Whilst it’s easy to believe that psychopaths are purely criminals and other such deviants, there is actually a lot of evidence to suggest that our workplaces are chock full of them. What’s more, it’s especially likely that they’ll be occupying the higher reaches of the org chart.
I wrote earlier this year about a study that aimed to better identify those amongst our colleagues that displayed psychopathic tendencies. As mentioned earlier, it revealed that the further up the ladder you climbed, the more likely you were to display psychopathic traits.
How do psychopaths become leaders?
The question is, do people have to develop psychopathic traits in order to climb the leadership ladder, or do natural psychopaths have all the traits required to reach the boardroom? For instance, is intelligence, usually required to obtain leadership status, something that’s associated with psychopathy?
A recent study published in the Journal of Forensic Psychiatry and Psychology set out to find out. It suggests that, in addition to scoring highly on traits such as ’fearless dominance’, psychos also tend to be masters at hiding their true personalities. This allows them to fake their way to the top of their respective organisation.
The researchers set out on their study as they were amazed by the sheer number of leaders who displayed unusually high levels of psychopathic character traits. Studies have revealed that a leader is around three times more likely to be a psychopath than an average member of the public.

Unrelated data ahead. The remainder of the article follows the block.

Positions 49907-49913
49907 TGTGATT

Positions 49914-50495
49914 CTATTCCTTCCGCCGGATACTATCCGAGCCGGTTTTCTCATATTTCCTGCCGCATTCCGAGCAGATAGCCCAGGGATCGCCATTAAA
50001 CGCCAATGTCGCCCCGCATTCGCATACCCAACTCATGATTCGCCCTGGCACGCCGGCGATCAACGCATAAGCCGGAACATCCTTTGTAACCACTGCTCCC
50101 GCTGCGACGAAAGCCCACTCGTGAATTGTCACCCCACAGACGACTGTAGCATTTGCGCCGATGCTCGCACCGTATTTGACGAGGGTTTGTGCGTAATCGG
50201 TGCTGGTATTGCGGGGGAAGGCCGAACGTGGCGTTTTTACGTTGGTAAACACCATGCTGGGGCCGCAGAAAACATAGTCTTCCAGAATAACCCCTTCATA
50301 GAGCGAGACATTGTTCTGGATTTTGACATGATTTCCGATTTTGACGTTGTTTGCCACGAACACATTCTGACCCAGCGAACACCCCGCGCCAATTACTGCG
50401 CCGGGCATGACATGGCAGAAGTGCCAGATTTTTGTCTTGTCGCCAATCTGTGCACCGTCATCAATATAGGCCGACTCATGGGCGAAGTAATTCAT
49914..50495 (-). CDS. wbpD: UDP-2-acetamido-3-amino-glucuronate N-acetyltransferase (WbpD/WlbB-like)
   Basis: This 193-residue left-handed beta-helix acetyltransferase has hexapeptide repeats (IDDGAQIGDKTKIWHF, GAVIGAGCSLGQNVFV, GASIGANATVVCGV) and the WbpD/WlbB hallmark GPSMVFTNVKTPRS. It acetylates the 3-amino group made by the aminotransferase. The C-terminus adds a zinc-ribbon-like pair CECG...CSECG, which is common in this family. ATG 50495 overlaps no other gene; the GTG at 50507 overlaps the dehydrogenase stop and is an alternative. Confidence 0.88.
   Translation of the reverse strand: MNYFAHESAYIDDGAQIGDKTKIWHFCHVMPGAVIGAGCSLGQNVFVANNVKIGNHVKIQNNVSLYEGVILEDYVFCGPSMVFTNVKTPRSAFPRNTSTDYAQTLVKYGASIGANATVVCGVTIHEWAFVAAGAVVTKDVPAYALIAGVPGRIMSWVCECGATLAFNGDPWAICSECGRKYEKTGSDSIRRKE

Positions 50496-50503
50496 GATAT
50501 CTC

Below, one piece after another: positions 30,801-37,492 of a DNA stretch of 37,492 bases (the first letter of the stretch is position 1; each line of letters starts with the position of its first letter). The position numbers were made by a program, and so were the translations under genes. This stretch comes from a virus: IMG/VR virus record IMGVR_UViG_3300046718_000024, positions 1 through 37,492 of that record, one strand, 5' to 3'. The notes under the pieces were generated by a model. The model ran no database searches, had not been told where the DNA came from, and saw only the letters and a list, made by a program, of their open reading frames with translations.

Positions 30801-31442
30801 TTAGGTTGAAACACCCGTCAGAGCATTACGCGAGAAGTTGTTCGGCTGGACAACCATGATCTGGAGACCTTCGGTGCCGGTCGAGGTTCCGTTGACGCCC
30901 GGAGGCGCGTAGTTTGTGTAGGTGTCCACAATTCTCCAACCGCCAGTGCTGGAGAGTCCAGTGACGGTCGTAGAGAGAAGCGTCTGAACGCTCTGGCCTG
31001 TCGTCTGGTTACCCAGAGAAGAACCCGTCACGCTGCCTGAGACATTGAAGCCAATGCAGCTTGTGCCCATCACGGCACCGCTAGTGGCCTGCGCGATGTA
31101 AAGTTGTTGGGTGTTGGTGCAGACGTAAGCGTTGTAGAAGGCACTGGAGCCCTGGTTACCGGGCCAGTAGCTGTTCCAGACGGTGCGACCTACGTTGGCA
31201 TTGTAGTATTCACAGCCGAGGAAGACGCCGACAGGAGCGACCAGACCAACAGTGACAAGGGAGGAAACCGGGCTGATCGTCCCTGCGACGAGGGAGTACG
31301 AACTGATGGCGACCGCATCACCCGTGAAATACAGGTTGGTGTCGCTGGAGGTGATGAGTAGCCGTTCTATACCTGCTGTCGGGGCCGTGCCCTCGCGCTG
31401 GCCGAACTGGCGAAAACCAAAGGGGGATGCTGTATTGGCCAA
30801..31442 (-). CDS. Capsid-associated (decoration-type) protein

“I thought that intelligence could be an explanation for this, and it could be a problem if there are increased numbers of psychopaths at a high level in business. The figure could be more than three per cent, because if people are aware they are psychopathic they can also lie – they are quite manipulative and lack empathy,” the authors say.
The charming psychopath
The problem is, far from the haunting image of psychopaths in films and other parts of the media, the research found that psychos in the workplace were often very charming indeed.
The study discovered that when a psycho leader reached the top, they often did so with a mixture of charm and intelligence. The downside, and what marks them out as psychos, is that they often lacked emotional skills in a big way.
What was particularly interesting was the incredible talent psychopathic leaders had for controlling the way they’re perceived. It emerged that when a psychopath had average or high intelligence, they were especially good at controlling and regulating their galvanic skin response.
What is a galvanic skin response I hear you ask? Well, that’s a standard test administered by researchers to gauge the emotional reaction to a stimulus. In this instance, researchers showed participants a number of pictures, whilst measuring their skin response. Psychopaths were ace at fooling the system.
The researchers suggest therefore, that highly intelligent psychopaths may be using this ability to fool their peers into thinking they’re just like them, when the reality is often anything but.
Just beware if they begin to express a liking for Huey Lewis and the News.
Image: Clothes On Film